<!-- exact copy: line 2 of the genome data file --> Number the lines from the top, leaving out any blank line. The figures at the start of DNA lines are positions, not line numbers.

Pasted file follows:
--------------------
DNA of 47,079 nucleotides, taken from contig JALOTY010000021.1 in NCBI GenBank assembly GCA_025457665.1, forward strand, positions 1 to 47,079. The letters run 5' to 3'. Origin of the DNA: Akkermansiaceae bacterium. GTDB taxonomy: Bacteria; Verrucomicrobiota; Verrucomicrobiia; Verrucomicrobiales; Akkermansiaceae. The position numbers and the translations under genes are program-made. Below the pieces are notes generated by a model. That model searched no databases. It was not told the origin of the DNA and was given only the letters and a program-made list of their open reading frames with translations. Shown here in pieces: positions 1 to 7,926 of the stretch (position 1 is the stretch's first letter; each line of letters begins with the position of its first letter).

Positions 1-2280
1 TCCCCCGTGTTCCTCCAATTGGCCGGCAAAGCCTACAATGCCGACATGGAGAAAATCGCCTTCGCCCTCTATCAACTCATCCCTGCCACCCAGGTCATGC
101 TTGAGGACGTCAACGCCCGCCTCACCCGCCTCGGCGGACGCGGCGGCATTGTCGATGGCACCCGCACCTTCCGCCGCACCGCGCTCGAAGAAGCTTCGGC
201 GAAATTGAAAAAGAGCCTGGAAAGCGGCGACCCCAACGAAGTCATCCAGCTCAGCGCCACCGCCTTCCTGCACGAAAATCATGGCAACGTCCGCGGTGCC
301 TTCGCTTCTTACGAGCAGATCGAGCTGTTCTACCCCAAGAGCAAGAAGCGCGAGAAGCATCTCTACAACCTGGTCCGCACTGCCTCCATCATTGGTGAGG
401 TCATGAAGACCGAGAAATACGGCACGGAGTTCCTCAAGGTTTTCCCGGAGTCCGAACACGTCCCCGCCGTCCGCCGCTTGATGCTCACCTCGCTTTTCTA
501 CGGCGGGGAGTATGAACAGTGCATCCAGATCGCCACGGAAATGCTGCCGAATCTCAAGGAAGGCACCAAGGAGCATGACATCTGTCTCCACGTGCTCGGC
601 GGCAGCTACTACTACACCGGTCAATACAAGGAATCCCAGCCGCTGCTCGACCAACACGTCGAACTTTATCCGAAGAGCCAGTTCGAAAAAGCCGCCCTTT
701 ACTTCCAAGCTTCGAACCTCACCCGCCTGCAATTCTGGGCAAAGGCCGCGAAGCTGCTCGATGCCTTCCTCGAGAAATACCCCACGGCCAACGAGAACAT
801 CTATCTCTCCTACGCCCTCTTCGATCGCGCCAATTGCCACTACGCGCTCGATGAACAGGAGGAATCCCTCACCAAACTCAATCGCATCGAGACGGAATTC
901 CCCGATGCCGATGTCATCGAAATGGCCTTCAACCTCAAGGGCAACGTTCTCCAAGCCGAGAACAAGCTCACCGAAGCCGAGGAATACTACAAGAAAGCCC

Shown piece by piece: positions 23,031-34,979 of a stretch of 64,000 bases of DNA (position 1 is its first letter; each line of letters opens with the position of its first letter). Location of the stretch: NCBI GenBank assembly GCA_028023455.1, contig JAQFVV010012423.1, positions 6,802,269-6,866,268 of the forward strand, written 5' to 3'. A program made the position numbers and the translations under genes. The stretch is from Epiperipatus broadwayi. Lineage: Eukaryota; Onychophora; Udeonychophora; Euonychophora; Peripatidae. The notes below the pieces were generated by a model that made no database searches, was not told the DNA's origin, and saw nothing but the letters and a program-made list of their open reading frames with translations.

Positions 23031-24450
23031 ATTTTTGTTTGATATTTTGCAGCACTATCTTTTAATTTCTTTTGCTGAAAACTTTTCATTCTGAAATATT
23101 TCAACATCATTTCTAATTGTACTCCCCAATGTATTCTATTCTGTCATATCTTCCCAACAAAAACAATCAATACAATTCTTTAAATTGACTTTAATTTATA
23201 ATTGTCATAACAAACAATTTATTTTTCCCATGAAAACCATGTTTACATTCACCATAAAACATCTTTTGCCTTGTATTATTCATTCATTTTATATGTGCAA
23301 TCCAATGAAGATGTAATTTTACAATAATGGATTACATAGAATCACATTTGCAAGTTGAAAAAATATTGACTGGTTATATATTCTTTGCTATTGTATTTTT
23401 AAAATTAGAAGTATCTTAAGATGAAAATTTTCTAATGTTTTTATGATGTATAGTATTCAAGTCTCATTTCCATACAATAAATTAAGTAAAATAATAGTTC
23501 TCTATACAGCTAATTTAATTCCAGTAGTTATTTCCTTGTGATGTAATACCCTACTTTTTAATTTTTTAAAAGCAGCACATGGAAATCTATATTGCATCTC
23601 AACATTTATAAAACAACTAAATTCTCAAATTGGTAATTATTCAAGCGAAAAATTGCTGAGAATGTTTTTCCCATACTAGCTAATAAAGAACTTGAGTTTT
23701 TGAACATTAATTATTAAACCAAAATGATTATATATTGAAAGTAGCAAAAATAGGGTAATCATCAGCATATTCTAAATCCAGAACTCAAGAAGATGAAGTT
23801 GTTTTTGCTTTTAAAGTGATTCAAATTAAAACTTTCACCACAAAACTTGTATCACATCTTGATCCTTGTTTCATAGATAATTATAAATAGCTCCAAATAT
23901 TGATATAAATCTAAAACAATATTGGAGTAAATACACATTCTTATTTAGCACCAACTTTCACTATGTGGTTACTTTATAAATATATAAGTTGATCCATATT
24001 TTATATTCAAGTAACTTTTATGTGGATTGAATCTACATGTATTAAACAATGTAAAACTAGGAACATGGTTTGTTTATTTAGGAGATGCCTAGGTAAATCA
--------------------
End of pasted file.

Positions 1-2280